The Fundamentals are Fundamental

We are in a series exploring the idea of a single payer healthcare system.  Click here to find the prior posts.

Two-a-day preseason practices are legendary in high school football lore, especially in the August heat and humidity of the south where I grew up.  As the sun began to slide toward the horizon, the gaggle of very sweating, smelly players longed to hear three simple words: ‘One more play.’  Once Coach said that, we knew we had about an hour left.  He was a football coach, not a math teacher, because that pronouncement meant we’d run about 20 more plays.  And then just run.

While I am not yet ready to end this series, it seems about time to call ‘one more play’ and try to wrap this thing up soon.  I mean that just as Coach meant it.

Before we leave this ‘Medicare Advantage for all’ idea – not necessarily the plan that Democrats might advance if given the chance, but a good exercise to help us explore the base concept – there is something else we can learn from the current MA world.

How’s the care under this model?  And how’s the underlying cost?  Is it better or worse or about the same?

Well, of course, this is a complex question because everything in public policy is.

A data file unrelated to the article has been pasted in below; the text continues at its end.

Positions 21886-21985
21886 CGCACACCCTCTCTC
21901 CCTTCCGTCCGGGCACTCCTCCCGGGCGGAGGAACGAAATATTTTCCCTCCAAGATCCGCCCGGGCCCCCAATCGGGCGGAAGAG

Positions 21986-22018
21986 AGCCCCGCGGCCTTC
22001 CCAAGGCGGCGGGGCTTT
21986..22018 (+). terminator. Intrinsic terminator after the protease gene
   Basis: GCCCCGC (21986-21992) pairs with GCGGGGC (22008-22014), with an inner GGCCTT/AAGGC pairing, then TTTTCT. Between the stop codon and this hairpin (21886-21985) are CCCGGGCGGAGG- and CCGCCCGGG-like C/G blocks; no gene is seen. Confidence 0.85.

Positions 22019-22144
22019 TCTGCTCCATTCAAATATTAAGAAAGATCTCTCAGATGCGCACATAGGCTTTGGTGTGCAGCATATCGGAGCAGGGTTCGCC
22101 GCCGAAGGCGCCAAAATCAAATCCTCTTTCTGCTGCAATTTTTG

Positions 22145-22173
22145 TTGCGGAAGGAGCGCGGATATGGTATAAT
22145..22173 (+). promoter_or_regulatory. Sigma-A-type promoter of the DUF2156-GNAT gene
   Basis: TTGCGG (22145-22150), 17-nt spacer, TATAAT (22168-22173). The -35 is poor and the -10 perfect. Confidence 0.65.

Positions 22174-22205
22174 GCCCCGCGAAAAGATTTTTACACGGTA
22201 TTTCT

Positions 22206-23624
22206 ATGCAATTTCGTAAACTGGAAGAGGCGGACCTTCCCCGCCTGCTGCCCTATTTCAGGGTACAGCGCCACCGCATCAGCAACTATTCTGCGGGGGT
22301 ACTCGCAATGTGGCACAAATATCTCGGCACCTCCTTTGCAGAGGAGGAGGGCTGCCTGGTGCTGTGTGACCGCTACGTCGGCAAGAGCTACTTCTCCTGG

But there is some credible, and growing, evidence that the MA model delivers care that is as good or better, and does so with lower rates of utilization.  For example, counties with a high rate of MA participation have lower rates of hospitalizations for seniors than do counties with low numbers of MA beneficiaries.  Another study found that MA members go to the doctor less, have fewer procedures, visit the ER less frequently, have fewer joint replacement surgeries, but have a few more heart bypasses.

Yet, we immediately confront the big question anytime HMO cost savings comes up. People opt into MA for lots of reasons, but as with HMOs generally, there is an argument that they are healthier, so willing to tolerate a restricted delivery network to save a little money because they don’t expect to use it much.

Are these results from better care management or is it just selection bias?

Another interesting study looked at what happened when people in an MA plan lost access to it because all MA carriers left their county, forcing them back to traditional Medicare.  Guess what? Utilization went up as soon as they returned to an ‘unmanaged’ fee-for-service world.

Was this legitimate pent-up demand, care they needed that was being unnecessarily restricted by the evil HMO model that rewards the payers and even providers for limiting care?  Or was it simple proof that the FFS model encourages unnecessary utilization?  Who is evil here? Our answers depends mostly on our core beliefs about the way the world works (or should work). 

It’s complicated.

But the big take-away for me comes back to an essential economics fundamental.  Total cost is the simple function of PRICE x UTILIZATION.  Regardless of the payment mechanism, solving the big problem means getting movement on one or both of those variables.


1 × 1 =


Tim Coan, ALN’s CEO, writes an insightful and witty blog three times a week about a variety of topics relevant to independent physician practices.

Yes, I'd like to get Tim's blog.